Trade is all about securing advantages in a Darwinian struggle to achieve or maintain dominance.
As I pointed out back in 2005, the savings accrued by consumers due to opening trade with China were estimated at $100 billion over 27 years (1978 to 2005), while corporate profits expanded by trillions of dollars.
In other words, consumers got a nickel of savings while corporations banked a dollar of pure profit as sticker prices barely budged while input costs plummeted. Corporations pocketed the difference, not consumers.
As a longtime correspondent of mine noted, restricting trade may be one of the few ways smaller nations have to avoid their resources and assets being swallowed up by mobile capital flowing out of nations with virtually unlimited credit (the US, the EU, China and Japan).
Protecting fragile domestic industries with tariffs has a long history, including in the U.S., as Jim Rickards has pointed out here in The Daily Reckoning.
But the real action isn’t in tariffs: it’s in the bureaucratic tools to limit trade and the soft and hard power plays that secure cheap resources while denying access to those resources to geopolitical rivals.
The bureaucratic means of restricting imports have been raised to an art in Japan and other export-dependent nations: there may not be any visible tariffs, just bureaucratic sinkholes that tie up imports in red tape.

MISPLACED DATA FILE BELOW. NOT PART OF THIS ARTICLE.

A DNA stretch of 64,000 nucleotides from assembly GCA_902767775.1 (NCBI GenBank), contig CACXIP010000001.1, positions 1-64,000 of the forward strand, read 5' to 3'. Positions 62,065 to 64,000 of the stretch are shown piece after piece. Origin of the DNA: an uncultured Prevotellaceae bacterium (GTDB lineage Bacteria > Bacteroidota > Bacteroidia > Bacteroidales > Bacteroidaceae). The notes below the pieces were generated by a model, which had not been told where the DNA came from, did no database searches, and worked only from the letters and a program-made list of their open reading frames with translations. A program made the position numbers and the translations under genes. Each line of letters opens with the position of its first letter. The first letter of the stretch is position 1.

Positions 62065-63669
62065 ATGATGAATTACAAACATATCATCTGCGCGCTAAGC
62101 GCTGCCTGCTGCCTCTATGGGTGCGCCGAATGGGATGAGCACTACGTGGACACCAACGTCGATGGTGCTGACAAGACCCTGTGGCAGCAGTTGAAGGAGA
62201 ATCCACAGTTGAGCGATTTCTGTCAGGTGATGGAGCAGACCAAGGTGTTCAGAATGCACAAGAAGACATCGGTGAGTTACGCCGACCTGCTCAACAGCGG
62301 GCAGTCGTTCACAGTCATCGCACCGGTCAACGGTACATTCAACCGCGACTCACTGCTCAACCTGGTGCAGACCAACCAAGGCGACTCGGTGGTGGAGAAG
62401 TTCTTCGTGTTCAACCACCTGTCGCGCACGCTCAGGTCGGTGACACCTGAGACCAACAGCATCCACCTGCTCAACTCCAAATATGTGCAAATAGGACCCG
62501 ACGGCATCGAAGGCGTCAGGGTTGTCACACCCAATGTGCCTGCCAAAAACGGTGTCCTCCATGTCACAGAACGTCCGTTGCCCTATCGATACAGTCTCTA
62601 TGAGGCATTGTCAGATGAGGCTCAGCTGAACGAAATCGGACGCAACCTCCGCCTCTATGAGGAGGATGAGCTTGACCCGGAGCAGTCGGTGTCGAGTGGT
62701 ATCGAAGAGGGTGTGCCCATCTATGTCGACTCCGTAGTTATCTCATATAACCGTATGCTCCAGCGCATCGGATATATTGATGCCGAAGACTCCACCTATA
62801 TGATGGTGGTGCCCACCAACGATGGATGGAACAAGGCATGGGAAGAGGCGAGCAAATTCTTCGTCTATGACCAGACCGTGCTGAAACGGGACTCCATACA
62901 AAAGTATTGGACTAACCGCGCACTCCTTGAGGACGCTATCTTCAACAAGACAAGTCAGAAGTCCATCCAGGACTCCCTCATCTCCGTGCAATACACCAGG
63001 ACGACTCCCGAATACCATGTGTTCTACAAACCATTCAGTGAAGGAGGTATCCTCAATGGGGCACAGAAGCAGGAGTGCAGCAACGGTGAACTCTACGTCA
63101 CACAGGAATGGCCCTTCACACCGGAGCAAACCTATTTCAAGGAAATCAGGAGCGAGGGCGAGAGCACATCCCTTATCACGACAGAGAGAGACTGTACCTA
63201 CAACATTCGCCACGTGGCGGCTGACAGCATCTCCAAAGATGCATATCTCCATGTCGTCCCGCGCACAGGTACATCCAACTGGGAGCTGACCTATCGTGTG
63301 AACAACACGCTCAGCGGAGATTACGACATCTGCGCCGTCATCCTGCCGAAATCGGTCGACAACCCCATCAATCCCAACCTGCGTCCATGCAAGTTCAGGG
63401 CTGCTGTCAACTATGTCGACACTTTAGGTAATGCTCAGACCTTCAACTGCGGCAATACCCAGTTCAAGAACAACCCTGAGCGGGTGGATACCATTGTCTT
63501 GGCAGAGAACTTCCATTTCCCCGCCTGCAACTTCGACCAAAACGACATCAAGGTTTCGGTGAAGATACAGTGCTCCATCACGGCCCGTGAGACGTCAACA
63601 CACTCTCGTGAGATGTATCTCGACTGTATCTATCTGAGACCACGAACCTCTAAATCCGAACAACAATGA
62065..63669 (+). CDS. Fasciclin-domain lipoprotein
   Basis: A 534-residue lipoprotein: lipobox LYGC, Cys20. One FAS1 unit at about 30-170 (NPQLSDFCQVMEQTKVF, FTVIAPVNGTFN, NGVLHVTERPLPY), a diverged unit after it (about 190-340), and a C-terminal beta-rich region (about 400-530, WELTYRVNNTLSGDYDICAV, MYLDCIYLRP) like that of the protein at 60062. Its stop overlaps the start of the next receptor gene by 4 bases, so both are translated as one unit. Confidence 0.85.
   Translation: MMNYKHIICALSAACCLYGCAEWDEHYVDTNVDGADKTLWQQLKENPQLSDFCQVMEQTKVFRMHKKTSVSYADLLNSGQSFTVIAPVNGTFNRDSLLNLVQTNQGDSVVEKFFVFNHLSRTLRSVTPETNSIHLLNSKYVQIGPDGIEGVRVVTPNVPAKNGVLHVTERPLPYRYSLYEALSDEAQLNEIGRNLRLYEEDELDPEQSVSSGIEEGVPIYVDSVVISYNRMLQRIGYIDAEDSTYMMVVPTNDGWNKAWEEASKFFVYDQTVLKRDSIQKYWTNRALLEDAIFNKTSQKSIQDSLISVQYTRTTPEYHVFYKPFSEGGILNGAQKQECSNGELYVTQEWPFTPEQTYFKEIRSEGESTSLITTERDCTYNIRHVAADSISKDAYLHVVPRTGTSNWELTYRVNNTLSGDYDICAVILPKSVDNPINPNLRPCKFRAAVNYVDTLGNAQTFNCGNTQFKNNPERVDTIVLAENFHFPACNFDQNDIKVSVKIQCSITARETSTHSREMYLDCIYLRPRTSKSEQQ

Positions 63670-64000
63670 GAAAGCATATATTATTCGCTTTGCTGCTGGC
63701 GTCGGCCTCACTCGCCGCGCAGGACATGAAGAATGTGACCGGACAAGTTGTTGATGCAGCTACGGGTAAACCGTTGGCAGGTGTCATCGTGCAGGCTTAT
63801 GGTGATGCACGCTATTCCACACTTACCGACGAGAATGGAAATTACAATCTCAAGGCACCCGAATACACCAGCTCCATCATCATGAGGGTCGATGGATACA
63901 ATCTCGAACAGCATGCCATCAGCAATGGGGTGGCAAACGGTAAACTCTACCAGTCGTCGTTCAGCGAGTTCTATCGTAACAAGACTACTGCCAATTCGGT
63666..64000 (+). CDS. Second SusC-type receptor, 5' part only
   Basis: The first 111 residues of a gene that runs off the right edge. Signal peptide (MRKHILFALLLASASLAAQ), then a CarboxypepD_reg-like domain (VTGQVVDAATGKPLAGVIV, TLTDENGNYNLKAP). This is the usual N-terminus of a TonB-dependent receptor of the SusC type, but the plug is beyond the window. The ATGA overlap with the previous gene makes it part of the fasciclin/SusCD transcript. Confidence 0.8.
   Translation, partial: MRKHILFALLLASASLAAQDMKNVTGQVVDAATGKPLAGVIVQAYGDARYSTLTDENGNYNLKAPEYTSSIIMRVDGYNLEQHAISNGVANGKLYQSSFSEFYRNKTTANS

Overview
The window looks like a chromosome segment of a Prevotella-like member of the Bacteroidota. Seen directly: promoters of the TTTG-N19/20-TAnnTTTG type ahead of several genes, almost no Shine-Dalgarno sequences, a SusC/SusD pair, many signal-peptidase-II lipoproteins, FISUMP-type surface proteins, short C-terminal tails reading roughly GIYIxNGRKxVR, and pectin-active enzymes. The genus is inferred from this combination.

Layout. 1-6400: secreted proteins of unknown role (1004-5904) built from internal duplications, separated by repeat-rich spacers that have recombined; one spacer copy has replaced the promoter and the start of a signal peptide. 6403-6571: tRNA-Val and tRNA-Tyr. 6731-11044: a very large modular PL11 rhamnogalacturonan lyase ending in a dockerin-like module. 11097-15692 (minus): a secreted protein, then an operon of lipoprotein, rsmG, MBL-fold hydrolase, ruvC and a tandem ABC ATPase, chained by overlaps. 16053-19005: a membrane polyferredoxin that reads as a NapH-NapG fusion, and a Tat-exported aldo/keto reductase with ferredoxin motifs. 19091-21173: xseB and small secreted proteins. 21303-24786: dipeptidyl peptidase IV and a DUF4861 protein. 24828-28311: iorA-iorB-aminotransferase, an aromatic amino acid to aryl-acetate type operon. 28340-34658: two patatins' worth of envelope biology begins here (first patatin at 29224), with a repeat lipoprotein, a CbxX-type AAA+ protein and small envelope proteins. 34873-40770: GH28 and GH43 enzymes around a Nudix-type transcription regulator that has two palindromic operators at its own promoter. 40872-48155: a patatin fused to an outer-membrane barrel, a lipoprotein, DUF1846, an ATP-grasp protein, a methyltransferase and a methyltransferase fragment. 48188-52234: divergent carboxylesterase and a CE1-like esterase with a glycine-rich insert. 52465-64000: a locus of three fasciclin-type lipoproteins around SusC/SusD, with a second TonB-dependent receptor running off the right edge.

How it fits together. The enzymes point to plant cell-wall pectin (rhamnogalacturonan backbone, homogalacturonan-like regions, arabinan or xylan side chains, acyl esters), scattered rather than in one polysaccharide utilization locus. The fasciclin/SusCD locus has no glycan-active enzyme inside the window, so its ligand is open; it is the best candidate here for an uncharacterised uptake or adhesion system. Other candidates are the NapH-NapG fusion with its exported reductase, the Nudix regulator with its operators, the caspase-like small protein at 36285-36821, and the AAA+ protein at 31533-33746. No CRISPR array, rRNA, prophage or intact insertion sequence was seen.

Then there’s currency manipulation, for example, China’s peg to the U.S. dollar. What’s the “free market” price of Chinese goods in the U.S.?
Nobody knows because the peg protects China from its own currency being too strong or too weak to benefit its export-dependent economy.
Those bleating about “free trade” are simply pushing a Darwinian strategy that benefits them above everyone else.
U.S. corporate profits have quadrupled since China entered the World Trade Organization (WTO); is this mere coincidence?
No: global corporations took advantage of labor, credit, taxes, environmental/regulatory and currency inputs to dramatically lower their costs (and the quality of the goods they sold credit-dependent consumers) and thus boost profits four-fold in a mere 15 years.
They did this while tossing the hapless consumers a few nickels of “lower prices always” (and lower quality always, too).
The Neoliberal Agenda trumpets “free trade” because “free trade” is a cover for “free capital flows.”
Once capital is free to flow from central-bank fueled global corporations, no domestic bidder can outbid foreign mobile capital, as those closest to the central bank credit spigots can borrow essentially unlimited sums at near-zero rates — an unmatched advantage when it comes to snapping up resources and assets.
If we ask cui bono, to whose benefit?, we find the consumer has received shoddy goods and paltry discounts from “free trade,” while corporations, banks and financiers have benefited enormously.
Rising income and wealth inequality is causally linked to globalization and the expansion of Darwinian trade and capital flows: the winners are few and the losers are many.
Tariffs will not solve the larger problems of reduced employment, stagnant wages and rising income inequality.
To make a dent in those issues, we’ll need to tackle central bank and central-state policies that have pushed financial speculation to supremacy over the productive economy.